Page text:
Half of coronavirus deaths happening in care homes amid concerns of UK ‘airbrushing’ figures, according to EU data

Charity boss warns government figures are ‘lagging behind’ real death toll

Conrad Duncan
Tuesday 14 April 2020 11:38 BST
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A senior minister has denied care home residents are being 'airbrushed out' of official coronavirus death tolls

About half the deaths from coronavirus are happening in care homes, according to data from five European countries, amid fears that elderly people in care in the UK are being treated “like lambs to the slaughter”.

Data collected from official sources in Italy, Spain, Ireland, Belgium and France by the International Long Term Care Policy Network (LTCPN) showed 42-57 per cent of all deaths linked to Covid-19 were among care home residents.

The figures came after care home bosses warned the UK’s daily death tolls, which only show hospital deaths, were “airbrushing out” hundreds of older people who have died in the care system.

Matthew Reed, chief executive of the charity Marie Curie, has said the government figures published every day are “lagging behind the big number” as care home deaths are not included.

However, Thérèse​ Coffey, the work and pensions secretary, insisted on Tuesday that the government was only reporting hospital deaths on a daily basis because they were “accurate and quick” to produce.

When asked about whether older people were being airbrushed out of the death toll, Ms Coffey said figures from care homes would be collated by the Office for National Statistics (ONS) and published on a weekly basis.

“I think that is a fair system of getting that unfortunate picture across the country of where deaths are happening due to coronavirus,” she added.

“And I think that’s a trustworthy way to go about this, by the medical certificates signed off by doctors.”

ONS figures released on Tuesday showed more than 2,000 extra deaths linked to Covid-19 had occurred in England and Wales by 3 April compared to the number reported by the Department of Health and Social Care at that time.

The ONS data included deaths in community setting such as private homes as well as care homes, recording deaths where coronavirus was mentioned on the death certificate.

The LTCPN report suggested that the clearest data for coronavirus mortality in care homes came from Ireland, where there is a centralised system to collect information relating to Covid-19.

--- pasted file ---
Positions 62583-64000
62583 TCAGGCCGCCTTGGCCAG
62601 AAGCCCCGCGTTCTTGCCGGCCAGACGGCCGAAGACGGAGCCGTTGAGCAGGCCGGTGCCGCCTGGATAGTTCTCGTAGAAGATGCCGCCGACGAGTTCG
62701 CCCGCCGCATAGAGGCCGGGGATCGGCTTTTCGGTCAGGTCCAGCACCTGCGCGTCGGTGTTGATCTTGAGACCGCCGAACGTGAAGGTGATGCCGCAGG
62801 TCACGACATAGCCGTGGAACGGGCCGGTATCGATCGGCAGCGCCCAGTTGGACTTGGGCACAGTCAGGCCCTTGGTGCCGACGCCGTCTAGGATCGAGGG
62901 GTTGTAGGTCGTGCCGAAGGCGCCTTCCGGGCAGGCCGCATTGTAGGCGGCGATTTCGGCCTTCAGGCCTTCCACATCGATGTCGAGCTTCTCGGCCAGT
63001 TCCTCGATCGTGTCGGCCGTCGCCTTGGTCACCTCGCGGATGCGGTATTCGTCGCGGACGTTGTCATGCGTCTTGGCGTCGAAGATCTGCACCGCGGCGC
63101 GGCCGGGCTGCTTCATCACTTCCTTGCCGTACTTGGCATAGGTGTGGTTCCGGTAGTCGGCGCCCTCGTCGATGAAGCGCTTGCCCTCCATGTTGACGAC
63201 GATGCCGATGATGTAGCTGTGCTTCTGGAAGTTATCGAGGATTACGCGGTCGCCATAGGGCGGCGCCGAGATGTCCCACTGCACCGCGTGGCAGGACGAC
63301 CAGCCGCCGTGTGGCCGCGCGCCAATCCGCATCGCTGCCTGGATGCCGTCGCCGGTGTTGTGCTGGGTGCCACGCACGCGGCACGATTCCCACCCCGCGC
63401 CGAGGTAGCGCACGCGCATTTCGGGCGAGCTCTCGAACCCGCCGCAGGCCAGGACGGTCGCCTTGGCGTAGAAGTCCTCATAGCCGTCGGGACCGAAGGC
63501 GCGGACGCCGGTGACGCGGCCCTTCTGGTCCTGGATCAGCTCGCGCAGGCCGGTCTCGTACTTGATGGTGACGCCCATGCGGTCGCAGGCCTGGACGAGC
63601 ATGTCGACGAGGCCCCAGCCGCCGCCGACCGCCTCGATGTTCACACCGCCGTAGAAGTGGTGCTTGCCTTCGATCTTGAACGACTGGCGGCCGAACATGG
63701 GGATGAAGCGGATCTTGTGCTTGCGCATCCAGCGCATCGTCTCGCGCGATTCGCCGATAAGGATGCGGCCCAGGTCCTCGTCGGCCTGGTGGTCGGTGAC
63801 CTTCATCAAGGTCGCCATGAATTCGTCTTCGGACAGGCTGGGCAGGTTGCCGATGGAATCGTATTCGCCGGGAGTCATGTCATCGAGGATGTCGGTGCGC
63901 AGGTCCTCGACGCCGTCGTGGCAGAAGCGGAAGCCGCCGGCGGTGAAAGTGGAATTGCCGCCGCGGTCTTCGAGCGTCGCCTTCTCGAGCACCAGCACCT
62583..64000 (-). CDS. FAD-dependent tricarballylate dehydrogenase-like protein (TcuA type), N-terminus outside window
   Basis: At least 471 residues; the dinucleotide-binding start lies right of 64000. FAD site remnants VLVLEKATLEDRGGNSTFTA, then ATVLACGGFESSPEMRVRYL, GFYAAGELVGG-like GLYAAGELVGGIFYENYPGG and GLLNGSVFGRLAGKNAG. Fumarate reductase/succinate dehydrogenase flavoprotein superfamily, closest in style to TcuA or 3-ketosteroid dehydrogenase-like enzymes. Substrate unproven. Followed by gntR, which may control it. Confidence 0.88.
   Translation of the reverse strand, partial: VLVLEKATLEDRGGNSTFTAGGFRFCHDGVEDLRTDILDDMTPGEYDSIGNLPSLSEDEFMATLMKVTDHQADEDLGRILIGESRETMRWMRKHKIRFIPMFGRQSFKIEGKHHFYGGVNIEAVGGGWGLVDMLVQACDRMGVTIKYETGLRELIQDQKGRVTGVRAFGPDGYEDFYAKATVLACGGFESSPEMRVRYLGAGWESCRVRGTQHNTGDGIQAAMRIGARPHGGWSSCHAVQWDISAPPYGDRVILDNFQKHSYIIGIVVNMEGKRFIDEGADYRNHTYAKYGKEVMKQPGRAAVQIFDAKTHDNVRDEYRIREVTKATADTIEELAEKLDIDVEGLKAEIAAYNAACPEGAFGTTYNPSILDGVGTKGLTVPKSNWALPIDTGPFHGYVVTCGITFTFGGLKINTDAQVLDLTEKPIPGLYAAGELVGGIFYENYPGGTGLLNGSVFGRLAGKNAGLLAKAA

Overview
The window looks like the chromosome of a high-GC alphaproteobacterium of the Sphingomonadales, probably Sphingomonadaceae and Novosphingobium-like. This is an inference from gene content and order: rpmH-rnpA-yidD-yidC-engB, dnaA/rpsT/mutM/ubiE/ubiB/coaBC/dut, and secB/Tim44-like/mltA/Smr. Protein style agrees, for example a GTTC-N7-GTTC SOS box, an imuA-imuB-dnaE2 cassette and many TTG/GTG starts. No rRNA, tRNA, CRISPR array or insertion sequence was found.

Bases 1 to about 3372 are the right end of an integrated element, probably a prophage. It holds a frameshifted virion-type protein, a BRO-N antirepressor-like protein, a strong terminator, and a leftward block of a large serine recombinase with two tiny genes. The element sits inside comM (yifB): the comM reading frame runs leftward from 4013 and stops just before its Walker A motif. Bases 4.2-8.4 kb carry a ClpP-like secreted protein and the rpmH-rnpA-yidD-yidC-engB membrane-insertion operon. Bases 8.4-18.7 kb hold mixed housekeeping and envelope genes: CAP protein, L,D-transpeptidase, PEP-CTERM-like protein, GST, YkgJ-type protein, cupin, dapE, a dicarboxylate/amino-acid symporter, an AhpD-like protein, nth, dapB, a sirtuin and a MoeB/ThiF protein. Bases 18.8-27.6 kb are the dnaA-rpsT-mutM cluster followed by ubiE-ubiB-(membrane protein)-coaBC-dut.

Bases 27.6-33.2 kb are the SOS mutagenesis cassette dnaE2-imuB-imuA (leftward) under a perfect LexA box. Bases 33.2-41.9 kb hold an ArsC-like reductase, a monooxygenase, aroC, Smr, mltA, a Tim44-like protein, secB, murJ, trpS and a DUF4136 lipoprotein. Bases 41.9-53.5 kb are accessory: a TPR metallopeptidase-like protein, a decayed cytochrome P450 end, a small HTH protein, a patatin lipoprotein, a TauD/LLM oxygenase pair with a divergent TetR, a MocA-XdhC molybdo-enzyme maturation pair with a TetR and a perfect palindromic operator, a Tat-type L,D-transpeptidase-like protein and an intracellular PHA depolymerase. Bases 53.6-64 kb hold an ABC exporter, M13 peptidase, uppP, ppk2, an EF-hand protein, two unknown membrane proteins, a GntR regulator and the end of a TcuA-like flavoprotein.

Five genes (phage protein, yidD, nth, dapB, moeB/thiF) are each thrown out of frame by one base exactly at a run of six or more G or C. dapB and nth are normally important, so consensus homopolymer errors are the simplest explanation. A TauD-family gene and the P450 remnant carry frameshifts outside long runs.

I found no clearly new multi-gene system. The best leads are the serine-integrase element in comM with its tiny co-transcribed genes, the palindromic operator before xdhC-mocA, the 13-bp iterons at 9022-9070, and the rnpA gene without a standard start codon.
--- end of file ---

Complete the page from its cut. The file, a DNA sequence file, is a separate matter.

As of Saturday, there had been 6,444 cases of Covid-19 and 288 deaths in the country, of which 156, or 54 per cent, were care home residents.

The most recent figures from Belgium suggested 1,405 care home deaths from coronavirus, 42 per cent of the total, while figures from Spain were based on media reports of regional government figures for the month to 8 April that cited 8,345 deaths in aged care facilities, or 57 per cent of the total.

Although the study’s authors noted that the definitions of care homes differed between countries so the data was not comparable, they argued that it was still important to monitor the levels of infections and deaths for care residents.

“There is a danger that, by not attempting to measure them even if imperfectly, opportunities to inform the decisions that policymakers make in terms of resource allocations to the care sector may be missed,” they said

Professor Chris Whitty, the chief medical officer, said on Monday about 13.5 per cent of care homes in the UK had registered a coronavirus outbreak and acknowledged he would like to see more testing in such settings

On Tuesday, Sir David Behan, the non-executive director of HC-One, Britain’s largest care home operator, said Covid-19 was present in two-thirds of their care homes.

“We’ve been monitoring these numbers since the beginning of the outbreak and, as of yesterday evening at 8 o’clock, we’d had 2,447 of either suspected or confirmed Covid-19 within our care homes,” Sir David told BBC Radio 4’s Today programme.

“It’s present in 232 of our homes, which is about two-thirds of the total number of homes that we run.

“And again, as of last night, there have been 311 residents who have died as a result of, or suspected, Covid-19. And indeed sadly over the weekend we’ve lost one member of staff.”

Meanwhile, Baroness Ros Altmann, a Conservative peer and former work and pensions minister, said “one or two people from care homes” have told her they feel as though elderly people are being treated “like lambs to slaughter” during the epidemic.

“We seem to have this artificial distinction between the NHS and what is called social care or elderly care in particular, and that is being overlooked, it seems to me,” she told BBC Radio 4.

“You know the government has real problems and of course it has got difficult decisions to make, but we must not forget that the mark of a civilised society must reflect how it treats its most vulnerable and oldest citizens.”

Additional reporting by PA

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